HPC105 - Apr 2024Show in Google map
15 Apr 1:00 pm 4:00 pm

Shell Scripting

Learn how to write bash scripts, use environment variables, how to control process, and much more. Requires some Linux basic command line experience.Note: this event has been moved from April 8th to April 15th.Format: Virtual Virtual
SCMP201 - Apr 2024Show in Google map
17 Apr 12:00 pm 1:00 pm

CO Colloquium "How to Buy a Supercomputer for Scientific Computing"

Buying a new supercomputer that both maximises total performance, given our budget, and whose architecture suits our users' workloads is a very difficult balancing act. There are a wide range of decisions to be made, such as: CPU architecture; node count; memory size/bandwidth; GPU count; interconnect type; storage size; filesystem type/bandwidth; cooling type and power budget to name but a few. In order to balance all of these constraints we need to come up with a scoring system to compare potential candidate supercomputers. In this talk we describe the Scalable System Improvement (SSI) metric and apply it to the system refresh of Niagara & Mist. Virtual
COCO - 17 Apr 2024Show in Google map
23 Apr 11:00 am 12:00 pm

DAT112: Lecture 1

Introduction to neural network programming, lecture 1
DAT112 - Apr 2024
25 Apr 11:00 am 12:00 pm

DAT112: Lecture 2

Introduction to neural network programming, lecture 2
DAT112 - Apr 2024
30 Apr 11:00 am 12:00 pm

DAT112: Lecture 3

Introduction to neural network programming, lecture 3
DAT112 - Apr 2024
May,2024
2 May 11:00 am 12:00 pm

DAT112: Lecture 4

Introduction to neural network programming, lecture 4
DAT112 - Apr 2024
7 May 11:00 am 12:00 pm

DAT112: Lecture 5

Introduction to neural network programming, lecture 5
DAT112 - Apr 2024
8 May 1:00 pm 2:30 pm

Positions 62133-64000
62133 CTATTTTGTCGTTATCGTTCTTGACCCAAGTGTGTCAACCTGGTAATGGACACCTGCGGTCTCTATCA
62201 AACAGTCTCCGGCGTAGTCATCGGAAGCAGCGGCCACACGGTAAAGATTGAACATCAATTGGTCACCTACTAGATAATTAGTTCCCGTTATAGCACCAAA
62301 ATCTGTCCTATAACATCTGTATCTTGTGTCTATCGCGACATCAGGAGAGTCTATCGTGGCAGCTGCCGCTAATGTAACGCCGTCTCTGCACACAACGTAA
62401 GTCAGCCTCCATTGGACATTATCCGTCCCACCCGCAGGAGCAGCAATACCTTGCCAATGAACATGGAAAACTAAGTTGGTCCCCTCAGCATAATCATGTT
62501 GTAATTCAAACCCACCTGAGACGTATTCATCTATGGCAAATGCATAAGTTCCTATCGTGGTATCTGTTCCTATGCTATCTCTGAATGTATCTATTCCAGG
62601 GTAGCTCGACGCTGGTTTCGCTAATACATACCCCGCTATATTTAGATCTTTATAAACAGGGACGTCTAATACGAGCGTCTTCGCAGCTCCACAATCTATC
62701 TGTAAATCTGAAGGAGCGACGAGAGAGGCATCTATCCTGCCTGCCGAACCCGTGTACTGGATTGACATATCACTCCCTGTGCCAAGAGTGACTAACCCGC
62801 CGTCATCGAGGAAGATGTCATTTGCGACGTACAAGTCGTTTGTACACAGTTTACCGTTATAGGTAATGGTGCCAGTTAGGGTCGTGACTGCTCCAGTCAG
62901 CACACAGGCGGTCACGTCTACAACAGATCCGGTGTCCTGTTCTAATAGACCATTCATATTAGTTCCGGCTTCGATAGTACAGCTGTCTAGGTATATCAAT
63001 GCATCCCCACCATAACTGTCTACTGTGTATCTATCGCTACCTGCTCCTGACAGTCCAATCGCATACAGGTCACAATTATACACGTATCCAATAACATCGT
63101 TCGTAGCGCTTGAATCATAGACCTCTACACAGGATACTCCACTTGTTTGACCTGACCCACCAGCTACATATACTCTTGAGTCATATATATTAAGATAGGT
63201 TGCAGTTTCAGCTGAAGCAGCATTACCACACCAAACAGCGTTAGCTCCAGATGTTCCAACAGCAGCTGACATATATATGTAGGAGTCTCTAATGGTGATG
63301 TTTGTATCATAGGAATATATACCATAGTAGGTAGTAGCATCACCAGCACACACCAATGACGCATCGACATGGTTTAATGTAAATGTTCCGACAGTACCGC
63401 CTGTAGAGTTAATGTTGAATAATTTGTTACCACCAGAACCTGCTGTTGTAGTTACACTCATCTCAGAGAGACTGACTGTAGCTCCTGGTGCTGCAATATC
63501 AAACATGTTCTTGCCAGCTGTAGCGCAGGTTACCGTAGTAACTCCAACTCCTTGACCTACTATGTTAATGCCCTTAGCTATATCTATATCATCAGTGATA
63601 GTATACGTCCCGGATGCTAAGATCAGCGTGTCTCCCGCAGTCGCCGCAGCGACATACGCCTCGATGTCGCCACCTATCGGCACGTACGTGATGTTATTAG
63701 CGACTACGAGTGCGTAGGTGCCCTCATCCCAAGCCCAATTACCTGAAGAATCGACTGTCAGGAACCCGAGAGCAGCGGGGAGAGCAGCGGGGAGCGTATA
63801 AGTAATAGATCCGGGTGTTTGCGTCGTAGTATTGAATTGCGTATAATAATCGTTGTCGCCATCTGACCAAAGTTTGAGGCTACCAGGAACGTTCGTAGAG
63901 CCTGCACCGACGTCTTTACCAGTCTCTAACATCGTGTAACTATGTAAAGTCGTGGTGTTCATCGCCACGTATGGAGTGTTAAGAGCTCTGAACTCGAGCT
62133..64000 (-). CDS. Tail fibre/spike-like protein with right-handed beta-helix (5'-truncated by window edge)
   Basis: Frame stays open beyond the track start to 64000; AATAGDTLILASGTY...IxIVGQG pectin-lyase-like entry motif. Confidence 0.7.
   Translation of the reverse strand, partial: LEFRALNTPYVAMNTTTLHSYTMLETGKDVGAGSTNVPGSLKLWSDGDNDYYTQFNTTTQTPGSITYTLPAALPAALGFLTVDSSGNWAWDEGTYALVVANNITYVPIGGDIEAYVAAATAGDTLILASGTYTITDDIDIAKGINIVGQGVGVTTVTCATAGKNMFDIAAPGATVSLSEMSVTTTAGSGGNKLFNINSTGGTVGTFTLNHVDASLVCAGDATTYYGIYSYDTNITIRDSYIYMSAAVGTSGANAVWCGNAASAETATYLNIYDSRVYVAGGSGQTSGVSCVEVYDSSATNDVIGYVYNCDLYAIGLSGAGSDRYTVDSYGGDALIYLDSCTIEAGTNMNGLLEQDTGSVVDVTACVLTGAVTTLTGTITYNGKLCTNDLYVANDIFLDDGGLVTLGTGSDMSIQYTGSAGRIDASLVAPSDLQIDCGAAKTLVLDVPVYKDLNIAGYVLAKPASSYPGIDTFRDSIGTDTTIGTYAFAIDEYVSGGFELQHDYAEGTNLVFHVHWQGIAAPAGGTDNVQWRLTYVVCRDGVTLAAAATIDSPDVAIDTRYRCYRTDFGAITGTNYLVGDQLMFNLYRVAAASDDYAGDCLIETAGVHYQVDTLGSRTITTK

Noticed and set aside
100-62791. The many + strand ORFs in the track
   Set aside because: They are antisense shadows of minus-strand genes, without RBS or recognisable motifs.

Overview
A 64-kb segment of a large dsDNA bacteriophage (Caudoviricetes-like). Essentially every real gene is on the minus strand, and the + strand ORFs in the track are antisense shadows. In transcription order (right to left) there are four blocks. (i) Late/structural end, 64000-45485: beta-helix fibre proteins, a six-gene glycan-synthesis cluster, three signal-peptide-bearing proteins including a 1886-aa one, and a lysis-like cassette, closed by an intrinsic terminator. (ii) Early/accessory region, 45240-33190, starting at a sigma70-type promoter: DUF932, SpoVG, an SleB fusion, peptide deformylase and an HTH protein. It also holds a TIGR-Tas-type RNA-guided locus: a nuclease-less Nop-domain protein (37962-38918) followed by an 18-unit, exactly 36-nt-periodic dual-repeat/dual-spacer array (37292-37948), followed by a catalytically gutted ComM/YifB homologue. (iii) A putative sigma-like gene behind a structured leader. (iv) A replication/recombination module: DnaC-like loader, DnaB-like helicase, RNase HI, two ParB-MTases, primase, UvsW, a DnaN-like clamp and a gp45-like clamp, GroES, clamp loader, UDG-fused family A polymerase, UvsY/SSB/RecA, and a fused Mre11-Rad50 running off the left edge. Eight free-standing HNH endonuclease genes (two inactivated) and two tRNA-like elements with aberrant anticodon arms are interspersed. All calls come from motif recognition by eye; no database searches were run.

Intro to Niagara

In about 90 minutes, learn how to use the SciNet systems Niagara and Mist, from securely logging in to running computations on the supercomputer. Experienced users may still pick up some valuable pointers.Format: Virtual Virtual
HPC105 - May 2024Show in Google map
9 May 11:00 am 12:00 pm

DAT112: Lecture 6

Introduction to neural network programming, lecture 6
DAT112 - Apr 2024
13 May 1:00 pm 4:00 pm

Relational Databases

Principles and uses of relational databases with practical examples using python and sqlite on the Niagara supercomputer.Prerequisites: Some Linux command line experience.  Python experience is strongly advised. Format: Virtual Virtual
SCMP231 - May 2024Show in Google map
14 May 11:00 am 12:00 pm

DAT112: Lecture 7

Introduction to neural network programming, lecture 7
DAT112 - Apr 2024
16 May 11:00 am 12:00 pm

DAT112: Lecture 8

Introduction to neural network programming, lecture 8
DAT112 - Apr 2024
21 May 11:00 am 12:00 pm

DAT112: Lecture 9

Introduction to neural network programming, lecture 9
DAT112 - Apr 2024
23 May 11:00 am 12:00 pm

DAT112: Lecture 10

Introduction to neural network programming, lecture 10
DAT112 - Apr 2024
27 May 1:00 pm 4:00 pm

Bash idioms, awk, etc.

This workshop explores various concise and useful constructs for working with bash shell. The goal is to improve your shell skills. Attending this class requires some basic GNU/Linux command line experience.Format: Virtual